From education to employment

Finance expert shares top tips for budgeting while at university

1. Have a clear overview of your income stream

Before setting yourself a budget, you need to have a good idea of how much money you have available. Make sure you know exactly how much money you can expect to receive from your student loan, and factor in any extra income you may be receiving from other streams such as a part-time job, bursaries, or family support.

These funds could come in monthly, by term, or as one-off bulk payments so ensure you’ve worked out how many months you need this money to stretch across. When you’re not used to a large sum of money landing in your bank account, it may be tempting to start spending. However tempting it may be, it’s important to make sure you budget and ensure you have enough to cover your most important expenses, such as rent, travel and food, until you expect to receive your next payment.

2. Track your monthly spending

Having a view of what you’re spending each month is key to knowing exactly how much you need to budget for. Bank statements and banking apps can be useful to tell you how much you’ve spent, and using a budget planner to input income and outgoings can be a very helpful way to organise your finances. They can help you figure out exactly how much money you will have leftover once you’ve paid for the essentials.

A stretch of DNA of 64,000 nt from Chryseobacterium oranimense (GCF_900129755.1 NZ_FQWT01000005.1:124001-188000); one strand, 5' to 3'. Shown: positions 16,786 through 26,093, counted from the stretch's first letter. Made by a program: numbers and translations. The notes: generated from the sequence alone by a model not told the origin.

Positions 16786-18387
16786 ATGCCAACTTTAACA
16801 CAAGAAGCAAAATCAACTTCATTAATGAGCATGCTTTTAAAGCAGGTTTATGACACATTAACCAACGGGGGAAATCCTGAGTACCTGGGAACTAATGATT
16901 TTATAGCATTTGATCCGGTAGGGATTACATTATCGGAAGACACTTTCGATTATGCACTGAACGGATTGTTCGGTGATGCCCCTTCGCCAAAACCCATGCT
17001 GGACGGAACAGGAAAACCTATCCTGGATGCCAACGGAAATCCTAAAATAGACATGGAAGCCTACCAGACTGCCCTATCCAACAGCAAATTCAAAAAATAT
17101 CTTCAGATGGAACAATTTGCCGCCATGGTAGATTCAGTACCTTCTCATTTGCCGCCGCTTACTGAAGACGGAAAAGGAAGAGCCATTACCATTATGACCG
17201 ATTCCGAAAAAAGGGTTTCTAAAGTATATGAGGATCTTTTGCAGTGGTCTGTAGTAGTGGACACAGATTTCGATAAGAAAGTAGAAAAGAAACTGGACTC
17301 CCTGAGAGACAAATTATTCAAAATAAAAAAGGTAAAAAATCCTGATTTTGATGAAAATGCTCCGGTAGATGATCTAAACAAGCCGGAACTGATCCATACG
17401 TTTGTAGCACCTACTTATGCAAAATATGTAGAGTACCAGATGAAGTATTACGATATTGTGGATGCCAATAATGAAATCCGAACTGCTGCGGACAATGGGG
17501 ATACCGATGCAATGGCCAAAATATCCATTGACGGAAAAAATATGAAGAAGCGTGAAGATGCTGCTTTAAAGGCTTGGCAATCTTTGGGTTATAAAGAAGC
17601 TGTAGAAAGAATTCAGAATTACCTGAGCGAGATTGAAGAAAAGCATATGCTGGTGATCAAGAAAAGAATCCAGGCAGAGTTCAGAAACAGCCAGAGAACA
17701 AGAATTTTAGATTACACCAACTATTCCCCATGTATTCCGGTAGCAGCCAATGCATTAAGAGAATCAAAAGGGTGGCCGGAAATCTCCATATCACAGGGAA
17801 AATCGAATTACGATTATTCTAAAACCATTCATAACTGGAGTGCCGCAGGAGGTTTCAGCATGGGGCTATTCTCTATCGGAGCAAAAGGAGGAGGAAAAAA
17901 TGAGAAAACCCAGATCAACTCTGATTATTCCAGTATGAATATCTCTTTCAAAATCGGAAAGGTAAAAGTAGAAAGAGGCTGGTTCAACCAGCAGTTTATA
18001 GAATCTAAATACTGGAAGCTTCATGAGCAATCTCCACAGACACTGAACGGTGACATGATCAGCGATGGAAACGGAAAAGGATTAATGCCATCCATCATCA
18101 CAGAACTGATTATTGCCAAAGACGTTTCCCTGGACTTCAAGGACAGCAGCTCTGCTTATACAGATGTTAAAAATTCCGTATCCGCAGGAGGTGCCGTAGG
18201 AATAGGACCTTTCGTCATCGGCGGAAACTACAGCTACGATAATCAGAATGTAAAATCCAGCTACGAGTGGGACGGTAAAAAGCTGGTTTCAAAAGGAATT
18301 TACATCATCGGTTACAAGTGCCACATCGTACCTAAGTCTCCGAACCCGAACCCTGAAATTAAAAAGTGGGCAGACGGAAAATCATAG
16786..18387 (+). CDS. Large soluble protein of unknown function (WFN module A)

3. Set weekly allowances

Setting an allowance for some of your more non-essential outgoings can really help you to avoid overspending. Give yourself a strict budget and try to stick to it each week. It might mean saying no to the odd night out or suggesting cheaper options to your friends, but it will help you better manage your money from month to month.

Be more conscious of your spending and, if needed, cut your non-essential purchases until you have more flexible income available. Making simple swaps can also help, so perhaps try cooking more at home to avoid paying for meals out, or save money on your morning coffee by replacing the Starbucks by brewing your own.

4. Take advantage of student discounts

One of the many benefits of being a student is the amount of discounts you are eligible for. There are lots of dedicated student discount websites, such as Unidays and Student Beans, that give you discount codes on clothes, restaurants, and technology, and lots of shops and restaurants across university cities offer money off if you can show a student ID card.

5. Look into grants and bursaries

Alongside your student loan, you might be eligible for government grants and bursaries if you need a little extra support. For those students with children, you may be able to get financial support to help with things like family accommodation, childcare costs, and fees associated with your course, and, unlike the student loan, these don’t need paying back.

There are lots of different types of funding available, and they can really make a difference to your student budget, so it can be worth taking the time to research to see if you’re eligible.

Sharvan Selvam, Commercial Director for Aqua comments:

“While the cost of university can feel a little overwhelming, the experience can be worth it in the long run as you work towards gaining a degree and preparing for your future.

“Every student will have different financial commitments, but having a solid financial plan in place is a good starting point. No matter your situation, it’s important to manage your finances throughout your time at university, to help ease any money worries and allow you to focus on your studies so you can get the most out of your university experience.”

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